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Cowboys players mum after meeting with Jerry Jones over his national anthem comments

The players wouldn’t say much to the media on Wednesday.

NFL: Dallas Cowboys at Arizona Cardinals Mark J. Rebilas-USA TODAY Sports

The Dallas Cowboys met with team owner Jerry Jones on Wednesday afternoon to discuss his comments on the national anthem, after meeting as a team first earlier in the day.

Jones said on Sunday that players who “disrespect the flag” by taking a knee during the anthem would not play. He cited a conversation he had with President Donald Trump on the matter, who he says reminded him of the NFL’s game ops policy. On Wednesday, those players were questioned about his comments.

Most players declined to comment. However, some information could be gathered on how the players feel by what little was said, mostly by David Irving, Damontre Moore, and Orlando Scandrick.

Irving and Moore are the only two players on the Cowboys who have carried out any type of demonstration during the national anthem. Most recently, they both raised fists at the end of the anthem this past Sunday.

The national anthem conversation started in 2016 when Colin Kaepernick first sat, and then started kneeling for the anthem to protest police brutality and oppression against people of color in America.

Those conversations were escalated after President Donald Trump called players who kneel for the anthem “sons of bitches” that should be fired while speaking at a rally in Alabama. It resulted in a spike in demonstrations in Week 3, with players kneeling, raising fists, linking arms, or not showing up for the national anthem at all.

Jones and the Cowboys took a knee before the national anthem prior to their Monday Night Football game against the Cardinals in Week 3 before ultimately standing up with linked arms.

“I can’t say enough about the understanding and the awareness of our team, and these young men that basically said, ‘you know, that makes sense.’ There’s no need for us to talk about unity and equality and have 60 percent of this country mad at you because you’re not perceived to be honoring the flag,” Jones said afterward. “And this was a way to do both.”

This past week, Vice President Mike Pence left the Colts’ game against the 49ers after players took a knee for the national anthem. Pence sent tweets announcing that he was leaving and why he left, along with a pre-written statement. It was later that afternoon that Jones also made his comments, which echoed Trump’s from Alabama. It’s been a full-on effort by Trump to turn Kaepernick and the rest of the NFL players’ cry for equality into a campaign issue.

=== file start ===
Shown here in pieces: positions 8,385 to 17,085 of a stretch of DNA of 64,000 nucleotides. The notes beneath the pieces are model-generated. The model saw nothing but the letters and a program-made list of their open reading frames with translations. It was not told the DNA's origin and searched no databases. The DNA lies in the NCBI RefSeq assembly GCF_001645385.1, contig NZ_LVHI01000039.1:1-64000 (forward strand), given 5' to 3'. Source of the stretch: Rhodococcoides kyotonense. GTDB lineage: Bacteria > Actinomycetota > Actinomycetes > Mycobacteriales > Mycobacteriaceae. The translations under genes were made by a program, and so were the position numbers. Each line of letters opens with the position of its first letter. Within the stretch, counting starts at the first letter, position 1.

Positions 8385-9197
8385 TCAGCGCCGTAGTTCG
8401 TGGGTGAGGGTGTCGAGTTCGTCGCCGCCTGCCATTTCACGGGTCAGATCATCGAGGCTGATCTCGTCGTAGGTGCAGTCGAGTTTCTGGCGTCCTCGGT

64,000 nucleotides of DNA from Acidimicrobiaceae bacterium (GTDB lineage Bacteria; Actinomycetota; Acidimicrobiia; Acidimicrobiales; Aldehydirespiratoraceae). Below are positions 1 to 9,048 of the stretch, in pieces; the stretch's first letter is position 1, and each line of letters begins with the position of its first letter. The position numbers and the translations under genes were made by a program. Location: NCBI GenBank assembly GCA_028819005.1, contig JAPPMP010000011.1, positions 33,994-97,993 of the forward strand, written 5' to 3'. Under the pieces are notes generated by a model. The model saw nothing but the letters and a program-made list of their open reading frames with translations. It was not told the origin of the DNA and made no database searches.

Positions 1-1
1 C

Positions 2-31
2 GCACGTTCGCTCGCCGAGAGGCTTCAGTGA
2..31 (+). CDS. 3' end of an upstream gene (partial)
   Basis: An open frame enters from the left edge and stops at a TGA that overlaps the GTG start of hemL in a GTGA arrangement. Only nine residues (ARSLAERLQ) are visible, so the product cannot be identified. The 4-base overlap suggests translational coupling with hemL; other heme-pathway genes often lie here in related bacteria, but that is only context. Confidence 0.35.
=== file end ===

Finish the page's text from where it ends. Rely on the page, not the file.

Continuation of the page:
Tuesday, ESPN obtained a letter that Roger Goodell sent to teams saying that the league believes players should stand for the national anthem.

It is an important moment in our game. We want to honor our flag and our country, and our fans expect that of us. We also care deeply about our players and respect their opinions and concerns about critical social issues. The controversy over the Anthem is a barrier to having honest conversations and making real progress on the underlying issues. We need to move past this controversy, and we want to do that together with our players.

Building on many discussions with clubs and players, we have worked to develop a plan that we will review with you at next week’s League meeting. This would include such elements as an in-season platform to promote the work of our players on these core issues, and that will help to promote positive change in our country.

NFL owners are will meet in New York next week to discuss a rule that would require players to stand for the national anthem. It’s expected that the NFL will propose a rule similar to the one the NBA has when it comes to the national anthem, which states:

2) Players, coaches, and trainers are to stand and line up in a dignified posture along the sidelines or on the foul line during the playing of the National Anthem.

The NFL’s situation with the current administration and the national anthem is ongoing. However this week, the focus is in Dallas after Jones became the only owner to speak out, and mirror Trump’s statements from September.